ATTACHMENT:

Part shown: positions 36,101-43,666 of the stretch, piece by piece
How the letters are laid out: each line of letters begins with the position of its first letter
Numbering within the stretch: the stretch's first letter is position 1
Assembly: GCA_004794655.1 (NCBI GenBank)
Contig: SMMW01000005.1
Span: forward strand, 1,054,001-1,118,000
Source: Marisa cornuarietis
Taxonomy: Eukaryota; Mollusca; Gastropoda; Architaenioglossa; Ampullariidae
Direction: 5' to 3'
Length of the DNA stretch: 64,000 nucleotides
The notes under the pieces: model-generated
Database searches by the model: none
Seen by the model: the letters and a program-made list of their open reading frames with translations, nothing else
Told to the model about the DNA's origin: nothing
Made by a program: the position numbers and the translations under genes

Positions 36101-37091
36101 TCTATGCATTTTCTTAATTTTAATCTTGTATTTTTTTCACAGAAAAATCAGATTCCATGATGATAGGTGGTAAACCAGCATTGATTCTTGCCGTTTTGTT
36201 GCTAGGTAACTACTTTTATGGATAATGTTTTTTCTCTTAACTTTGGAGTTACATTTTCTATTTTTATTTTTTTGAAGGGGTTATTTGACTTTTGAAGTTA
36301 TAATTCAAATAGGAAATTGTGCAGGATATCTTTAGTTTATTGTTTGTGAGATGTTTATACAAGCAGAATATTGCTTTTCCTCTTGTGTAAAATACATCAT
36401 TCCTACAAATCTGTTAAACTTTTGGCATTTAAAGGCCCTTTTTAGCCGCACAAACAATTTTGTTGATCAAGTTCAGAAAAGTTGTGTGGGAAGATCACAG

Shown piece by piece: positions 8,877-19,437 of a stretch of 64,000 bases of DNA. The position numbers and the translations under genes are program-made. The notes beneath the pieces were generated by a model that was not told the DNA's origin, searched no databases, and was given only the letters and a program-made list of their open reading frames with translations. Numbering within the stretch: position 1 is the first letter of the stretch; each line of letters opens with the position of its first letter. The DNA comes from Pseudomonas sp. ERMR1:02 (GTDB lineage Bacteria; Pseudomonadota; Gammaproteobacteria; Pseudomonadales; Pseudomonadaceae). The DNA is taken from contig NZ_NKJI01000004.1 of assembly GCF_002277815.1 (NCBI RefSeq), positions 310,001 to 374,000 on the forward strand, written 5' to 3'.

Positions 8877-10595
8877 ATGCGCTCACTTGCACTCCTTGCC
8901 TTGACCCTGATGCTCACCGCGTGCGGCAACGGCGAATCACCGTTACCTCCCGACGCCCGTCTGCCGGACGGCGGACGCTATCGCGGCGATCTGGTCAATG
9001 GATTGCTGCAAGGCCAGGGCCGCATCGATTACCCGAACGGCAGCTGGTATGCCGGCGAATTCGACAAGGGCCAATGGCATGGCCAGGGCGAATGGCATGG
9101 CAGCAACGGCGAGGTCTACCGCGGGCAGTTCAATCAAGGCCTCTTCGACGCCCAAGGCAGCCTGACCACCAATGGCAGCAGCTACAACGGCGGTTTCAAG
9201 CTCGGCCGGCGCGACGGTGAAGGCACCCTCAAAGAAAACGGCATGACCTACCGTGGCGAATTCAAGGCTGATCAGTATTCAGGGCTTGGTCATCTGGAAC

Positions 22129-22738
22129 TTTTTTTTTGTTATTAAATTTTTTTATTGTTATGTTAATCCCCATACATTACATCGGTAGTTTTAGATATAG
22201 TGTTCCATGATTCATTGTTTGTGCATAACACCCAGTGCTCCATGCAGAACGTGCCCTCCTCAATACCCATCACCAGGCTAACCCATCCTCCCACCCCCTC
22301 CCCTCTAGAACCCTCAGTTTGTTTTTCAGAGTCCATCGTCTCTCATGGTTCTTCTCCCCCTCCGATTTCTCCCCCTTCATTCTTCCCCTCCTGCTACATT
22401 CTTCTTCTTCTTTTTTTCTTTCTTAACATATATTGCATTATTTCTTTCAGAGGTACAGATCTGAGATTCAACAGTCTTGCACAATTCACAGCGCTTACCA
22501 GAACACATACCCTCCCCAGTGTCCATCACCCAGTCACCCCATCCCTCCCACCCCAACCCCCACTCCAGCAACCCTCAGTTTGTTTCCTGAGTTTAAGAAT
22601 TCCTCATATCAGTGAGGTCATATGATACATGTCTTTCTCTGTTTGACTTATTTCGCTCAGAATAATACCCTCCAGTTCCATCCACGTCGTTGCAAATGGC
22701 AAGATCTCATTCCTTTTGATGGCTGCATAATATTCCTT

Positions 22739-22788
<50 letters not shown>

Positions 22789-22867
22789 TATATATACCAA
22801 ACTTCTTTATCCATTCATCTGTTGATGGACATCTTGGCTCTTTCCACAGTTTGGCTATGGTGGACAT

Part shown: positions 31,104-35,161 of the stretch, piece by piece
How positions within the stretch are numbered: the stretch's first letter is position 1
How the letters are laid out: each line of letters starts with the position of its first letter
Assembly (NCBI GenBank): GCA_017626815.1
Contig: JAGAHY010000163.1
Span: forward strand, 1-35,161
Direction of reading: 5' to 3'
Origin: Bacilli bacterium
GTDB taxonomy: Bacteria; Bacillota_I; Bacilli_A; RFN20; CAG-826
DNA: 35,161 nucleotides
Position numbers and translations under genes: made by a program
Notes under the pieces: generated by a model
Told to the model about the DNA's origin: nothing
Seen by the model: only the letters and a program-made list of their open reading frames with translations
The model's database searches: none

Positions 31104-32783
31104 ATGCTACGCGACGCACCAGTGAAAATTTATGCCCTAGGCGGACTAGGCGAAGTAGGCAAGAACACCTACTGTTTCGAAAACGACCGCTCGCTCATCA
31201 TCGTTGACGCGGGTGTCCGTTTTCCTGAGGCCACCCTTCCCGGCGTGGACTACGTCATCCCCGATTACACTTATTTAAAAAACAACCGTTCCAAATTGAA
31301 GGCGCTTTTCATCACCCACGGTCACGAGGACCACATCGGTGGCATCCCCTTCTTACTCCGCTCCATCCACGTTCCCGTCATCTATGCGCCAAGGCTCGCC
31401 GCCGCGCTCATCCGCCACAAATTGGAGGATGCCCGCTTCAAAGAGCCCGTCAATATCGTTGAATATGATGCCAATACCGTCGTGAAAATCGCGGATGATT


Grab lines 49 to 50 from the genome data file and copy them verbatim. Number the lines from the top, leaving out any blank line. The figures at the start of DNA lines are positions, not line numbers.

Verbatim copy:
GTDB taxonomy: Bacteria; Bacillota_I; Bacilli_A; RFN20; CAG-826
DNA: 35,161 nucleotides